Planning Director Bill Fulton called San Diego’s process for bringing neighborhood voices into budget talks “a truly extraordinary one” last week.
He was talking with a diverse group of residents, mostly from neighborhoods south of Interstate 8, at a Community Budget Alliance training designed to stoke community engagement in city planning.
The process that’s charmed Fulton relies on 45 volunteer planning groups to relay resident input to the city’s professional planners. The groups have an advisory role in land-use decisions all year long – like, say, when a fast-food chain wants to open a new restaurant – but they also play a big part in crafting the mayor’s budget each fall. They tell his staff what capital investments – parks, facilities and infrastructure – should be prioritized.
“Both of those things are very unusual and very innovative,” Fulton said. “San Diego has a deserved reputation for engaging people in the neighborhoods aggressively, in a different way, and in a more meaningful way than is the case in almost any other city.”
Despite the high praise, however, veterans in San Diego’s planning world say the system isn’t perfect.
Joe LaCava, who chairs an umbrella committee for all of San Diego’s planning groups, said he’d like to bring a proposal to City Council next year to amend the policy that governs the groups. It was last amended in 2007 to bring the planning groups into compliance with the Brown Act, an open meetings law that requires legislative bodies to notify the public about their meetings and votes.
Here are three new fixes LaCava and his colleagues are considering.
Georgette Gomez, an associate program director at the Environmental Health Coalition, spoke alongside LaCava at the CBA meeting. An interpreter there relayed her words to Spanish speakers in the audience through a separate audio system and headphones
That kind of service isn’t offered at planning group meetings.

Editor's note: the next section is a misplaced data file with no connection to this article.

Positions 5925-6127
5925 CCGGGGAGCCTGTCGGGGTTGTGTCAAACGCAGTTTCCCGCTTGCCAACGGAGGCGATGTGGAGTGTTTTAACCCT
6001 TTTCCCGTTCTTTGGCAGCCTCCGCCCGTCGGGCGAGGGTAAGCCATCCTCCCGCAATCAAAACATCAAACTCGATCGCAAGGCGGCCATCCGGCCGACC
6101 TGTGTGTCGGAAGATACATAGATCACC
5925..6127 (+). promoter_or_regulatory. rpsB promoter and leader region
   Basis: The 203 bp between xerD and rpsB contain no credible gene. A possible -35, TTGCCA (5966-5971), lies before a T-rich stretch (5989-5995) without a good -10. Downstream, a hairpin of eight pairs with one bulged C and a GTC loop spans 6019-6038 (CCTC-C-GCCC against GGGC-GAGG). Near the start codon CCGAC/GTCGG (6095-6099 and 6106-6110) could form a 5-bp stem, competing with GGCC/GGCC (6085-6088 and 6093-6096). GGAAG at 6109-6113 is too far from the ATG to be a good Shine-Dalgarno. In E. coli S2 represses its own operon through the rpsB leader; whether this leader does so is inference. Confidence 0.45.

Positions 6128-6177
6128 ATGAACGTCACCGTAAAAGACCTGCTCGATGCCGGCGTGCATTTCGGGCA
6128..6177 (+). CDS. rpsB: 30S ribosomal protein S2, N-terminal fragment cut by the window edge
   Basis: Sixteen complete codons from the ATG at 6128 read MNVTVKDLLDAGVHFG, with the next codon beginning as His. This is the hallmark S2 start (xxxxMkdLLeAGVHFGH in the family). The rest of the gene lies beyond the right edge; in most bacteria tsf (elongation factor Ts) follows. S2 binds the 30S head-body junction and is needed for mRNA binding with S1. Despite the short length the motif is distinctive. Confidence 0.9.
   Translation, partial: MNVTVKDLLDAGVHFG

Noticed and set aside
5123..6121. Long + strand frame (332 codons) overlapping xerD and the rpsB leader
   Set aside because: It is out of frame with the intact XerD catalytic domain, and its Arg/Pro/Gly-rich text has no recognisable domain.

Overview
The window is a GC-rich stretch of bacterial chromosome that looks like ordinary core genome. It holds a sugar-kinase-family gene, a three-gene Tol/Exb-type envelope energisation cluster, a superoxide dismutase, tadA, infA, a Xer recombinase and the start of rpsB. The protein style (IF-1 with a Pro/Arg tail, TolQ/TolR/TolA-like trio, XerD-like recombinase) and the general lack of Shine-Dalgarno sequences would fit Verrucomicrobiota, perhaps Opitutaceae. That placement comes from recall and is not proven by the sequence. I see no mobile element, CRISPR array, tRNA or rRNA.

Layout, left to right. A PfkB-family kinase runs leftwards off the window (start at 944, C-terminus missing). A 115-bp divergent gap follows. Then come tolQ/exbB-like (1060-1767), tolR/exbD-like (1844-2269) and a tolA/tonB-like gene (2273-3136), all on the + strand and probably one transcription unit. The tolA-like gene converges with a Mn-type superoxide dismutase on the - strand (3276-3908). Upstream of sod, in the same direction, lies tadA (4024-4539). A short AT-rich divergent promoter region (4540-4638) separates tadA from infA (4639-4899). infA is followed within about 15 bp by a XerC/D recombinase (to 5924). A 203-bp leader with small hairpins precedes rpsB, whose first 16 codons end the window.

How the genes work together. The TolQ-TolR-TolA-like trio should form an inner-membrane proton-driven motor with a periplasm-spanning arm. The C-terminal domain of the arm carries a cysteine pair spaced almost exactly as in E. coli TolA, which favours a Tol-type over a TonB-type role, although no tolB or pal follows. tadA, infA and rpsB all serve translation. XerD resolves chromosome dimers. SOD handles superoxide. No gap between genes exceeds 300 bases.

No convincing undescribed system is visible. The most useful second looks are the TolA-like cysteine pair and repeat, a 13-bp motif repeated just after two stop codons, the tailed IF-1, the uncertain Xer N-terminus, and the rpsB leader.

Gomez said the lack of interpretation is a major hurdle in making the planning process more inclusive, especially in immigrant communities beginning to rise up from San Diego’s civic fringe.
“Hearing the voices of the community, the impacts on their everyday lives, is extremely important,” Gomez said. “But if the planning groups don’t have the residents’ voices, then they’re making their decisions based on their own experiences and that could be limited.”
Gomez said the discussion about adding interpreters is “still in the what-are-we-going-to-do-if-anything stage.” Doing so would require money and planning groups don’t get any from the city to cover administration costs. They run on donations and volunteerism.
Even with professional interpreters, La Cava and Gomez admit the meetings would still be hard to understand – for every newcomer.
“It’s not an easy group to engage in, meaning that some of the members have been very engaged for a very long time and they know the language, they know the projects that are being discussed,” Gomez said. “When you don’t have that history, you don’t have any idea what they’re talking and it’s very easy to get lost. That happens a lot.”
Panelist descriptions of these long-time planning group members ranged from “land-use geniuses” to “ornery,” with both ends of the spectrum circling around the same idea: From the outside, these groups can look unfriendly, even impenetrable.
LaCava has a couple ideas to fix that. He said changes to the rules on term limits could encourage turnover and infuse new blood into the committees. Currently, members can serve a maximum of nine consecutive years, but can run for their seat again after a yearlong break or if nobody else wants it.
Second, the city could establish a better standard for diversity in the groups. In addition to the requirement that there be resident and business seats, there could also be requirements to include renters, nonprofit representatives, seniors and youth. This is something the City Heights Area Planning Committee already does, though it had to get a special exception from City Council to let minors sit on the board.
Hire More Planners
City planners used to sit in on every planning group meeting. They were there to answer technical questions, provide insight and bring community concerns back to their department head.
But budget cutbacks put the number of planners at 15 – not enough to attend each of the 45 monthly meetings, Fulton said. He said his staff members are well versed in the needs and nuances of the communities they’re assigned to, but agreed increasing access is a good thing.
But any shifts in how planning groups do business are a long way off. LaCava said he’s still in the exploratory phase of pushing for amendments. Gomez said it feels like the city has hit the pause button on efforts to divvy planning power out among the neighborhoods. To hit play once more, it’ll need another neighborhoods mayor.
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